Just as Yellen & Co. has finally decided that ‘Everything is Awesome’ and started raising interest rates (the timing of which we’re almost certain was in no way influenced by the conclusion of the recent election cycle), signs continue to mount that global economies are not as healthy as the Fed suddenly believes them to be. In fact, over just the past couple of days we’ve highlighted a litany of negative economic data points including crashing bank loan creation, surging auto loan delinquencies and continuous deterioration of the retail sector, just to name a few.
And while the mega wealthy folks of the world are typically somewhat immune from the economic cycle, even they are suddenly taking a breather from purchases of multi-million dollar works of fine art which have collapsed to levels not recorded since 2009. Per Bloomberg:
Sales of art and antiques dropped 11 percent to $56.6 billion, according to a report released on Wednesday by UBS Group AG and Art Basel. The decline, on top of a 7 percent slide in 2015, wipes out the gains seen in 2013 and 2014, when sales reached an all-time high of $68.2 billion.
“It was quite a challenging year for the art market,” Clare McAndrew, founder of Arts Economics that prepared the report, said in a telephone interview.
Her outlook for 2017 is cautious, with sellers holding back as economic and geopolitical uncertainty continues in many countries. Buyers, on the other hand, may view art and antiques as “a relative safe haven amidst volatility elsewhere,” increasing prices for the works that appear on the market, according to the report.
This follows a note we published a few weeks ago noting that Russian billionaire Dmitry Rybolovlev had taken a 74% bath on a Paul Gauguin piece he purchased in 2008 for $85 million.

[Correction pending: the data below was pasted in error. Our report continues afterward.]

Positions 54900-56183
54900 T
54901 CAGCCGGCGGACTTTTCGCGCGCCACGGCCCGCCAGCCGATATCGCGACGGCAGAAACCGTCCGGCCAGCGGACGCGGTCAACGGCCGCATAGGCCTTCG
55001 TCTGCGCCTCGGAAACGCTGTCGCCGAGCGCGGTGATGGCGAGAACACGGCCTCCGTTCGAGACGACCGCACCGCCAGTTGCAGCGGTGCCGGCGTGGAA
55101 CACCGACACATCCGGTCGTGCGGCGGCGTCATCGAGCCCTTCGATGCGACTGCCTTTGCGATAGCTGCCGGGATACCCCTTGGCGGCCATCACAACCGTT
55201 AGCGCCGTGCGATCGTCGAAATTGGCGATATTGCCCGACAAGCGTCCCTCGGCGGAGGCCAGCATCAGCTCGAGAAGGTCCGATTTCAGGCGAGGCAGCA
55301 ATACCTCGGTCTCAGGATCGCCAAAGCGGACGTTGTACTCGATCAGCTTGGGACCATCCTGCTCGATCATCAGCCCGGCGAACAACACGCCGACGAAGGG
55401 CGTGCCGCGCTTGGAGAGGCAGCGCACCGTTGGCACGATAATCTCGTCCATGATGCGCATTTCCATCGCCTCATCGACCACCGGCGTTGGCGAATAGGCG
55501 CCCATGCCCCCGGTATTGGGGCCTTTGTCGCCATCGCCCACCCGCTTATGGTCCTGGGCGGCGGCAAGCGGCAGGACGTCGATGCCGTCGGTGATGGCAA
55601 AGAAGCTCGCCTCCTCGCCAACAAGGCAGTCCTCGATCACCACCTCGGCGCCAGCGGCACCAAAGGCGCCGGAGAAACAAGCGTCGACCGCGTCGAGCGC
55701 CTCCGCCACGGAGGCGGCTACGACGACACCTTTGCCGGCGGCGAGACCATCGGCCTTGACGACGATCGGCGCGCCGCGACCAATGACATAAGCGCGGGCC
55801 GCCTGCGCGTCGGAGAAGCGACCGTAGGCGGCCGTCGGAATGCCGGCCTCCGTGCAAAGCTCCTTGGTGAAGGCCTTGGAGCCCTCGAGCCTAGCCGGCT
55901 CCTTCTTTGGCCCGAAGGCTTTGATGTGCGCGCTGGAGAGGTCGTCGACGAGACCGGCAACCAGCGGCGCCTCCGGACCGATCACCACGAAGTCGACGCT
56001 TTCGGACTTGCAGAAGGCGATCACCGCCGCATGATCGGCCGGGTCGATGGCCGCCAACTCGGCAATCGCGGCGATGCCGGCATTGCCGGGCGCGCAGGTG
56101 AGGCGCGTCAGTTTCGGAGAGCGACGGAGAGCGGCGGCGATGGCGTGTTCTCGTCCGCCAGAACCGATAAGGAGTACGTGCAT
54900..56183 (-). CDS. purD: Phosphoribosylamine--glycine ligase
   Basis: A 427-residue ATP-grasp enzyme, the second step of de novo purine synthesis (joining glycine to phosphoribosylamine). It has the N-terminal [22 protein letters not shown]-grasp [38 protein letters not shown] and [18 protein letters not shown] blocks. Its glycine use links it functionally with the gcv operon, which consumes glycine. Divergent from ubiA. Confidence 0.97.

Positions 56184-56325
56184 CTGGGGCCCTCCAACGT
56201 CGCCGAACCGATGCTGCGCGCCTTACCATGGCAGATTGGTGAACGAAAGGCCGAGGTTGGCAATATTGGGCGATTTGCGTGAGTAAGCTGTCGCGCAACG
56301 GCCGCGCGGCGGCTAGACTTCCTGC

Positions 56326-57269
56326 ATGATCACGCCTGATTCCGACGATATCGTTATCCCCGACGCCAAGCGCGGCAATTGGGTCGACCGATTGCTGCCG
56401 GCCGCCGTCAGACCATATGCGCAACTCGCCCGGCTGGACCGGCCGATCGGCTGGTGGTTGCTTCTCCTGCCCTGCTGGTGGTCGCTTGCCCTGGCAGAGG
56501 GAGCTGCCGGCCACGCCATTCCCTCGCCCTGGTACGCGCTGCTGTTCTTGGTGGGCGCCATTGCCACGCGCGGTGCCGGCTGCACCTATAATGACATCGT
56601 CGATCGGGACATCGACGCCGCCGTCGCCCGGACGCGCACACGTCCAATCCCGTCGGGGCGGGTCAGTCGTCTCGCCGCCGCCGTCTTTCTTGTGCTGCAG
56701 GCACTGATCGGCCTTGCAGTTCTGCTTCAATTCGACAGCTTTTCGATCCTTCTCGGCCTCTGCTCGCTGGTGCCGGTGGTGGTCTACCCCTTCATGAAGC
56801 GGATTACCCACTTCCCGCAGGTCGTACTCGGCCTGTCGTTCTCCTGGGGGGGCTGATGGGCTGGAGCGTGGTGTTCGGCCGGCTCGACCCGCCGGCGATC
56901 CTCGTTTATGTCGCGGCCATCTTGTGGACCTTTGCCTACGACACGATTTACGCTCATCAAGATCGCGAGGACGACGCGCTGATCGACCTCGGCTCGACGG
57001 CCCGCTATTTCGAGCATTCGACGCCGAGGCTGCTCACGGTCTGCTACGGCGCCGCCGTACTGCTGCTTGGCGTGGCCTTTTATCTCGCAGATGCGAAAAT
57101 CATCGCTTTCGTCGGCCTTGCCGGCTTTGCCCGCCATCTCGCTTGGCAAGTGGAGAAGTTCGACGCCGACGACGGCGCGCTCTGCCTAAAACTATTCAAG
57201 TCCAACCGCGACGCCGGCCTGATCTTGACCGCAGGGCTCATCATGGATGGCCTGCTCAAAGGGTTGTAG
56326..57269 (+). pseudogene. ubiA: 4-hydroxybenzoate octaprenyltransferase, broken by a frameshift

Russian billionaire Dmitry Rybolovlev paid €54 million or $85 million for a landscape by Paul Gauguin in a private transaction in June 2008. Yesterday, he incurred a whopping 74% loss on his store of value “investment” as reported by Bloomberg:
Gauguin’s 1892 landscape “Te Fare (La Maison)” fetched 20.3 million pounds ($25 million), including commission, at Tuesday evening’s sale of Impressionist and modern art at Christie’s in London. Rybolovlev will net about $22 million based on the hammer price. The auction house had estimated the value at $15 million to $22.4 million. The buyer was a client of Rebecca Wei, president of Christie’s Asia.
The Gauguin was one of four Rybolovlev pieces offered for sale on Tuesday. Another work, a Mark Rothko painting, will be auctioned March 7.
Of course, not all fine art is created equal…here were the biggest losers of 2016:
- Auction sales declined 26 percent to $22.1 billion, according to the report, released to coincide with the opening of Art Basel Hong Kong.
- Sales of postwar and contemporary works at auction fell 18 percent to $5.6 billion; modern art was down 43 percent at $2.6 billion; the Impressionist category declined 31 percent to $1.3 billion.
- The high end of the auction market — where prices for artworks exceed $1 million — fell 34 percent. Trophies priced at more than $10 million saw the biggest decline, at 53 percent.
- Industry leaders Sotheby’s and Christie’s lost market share, together accounting for 38 percent of the auction sales, down from 42 percent in 2015.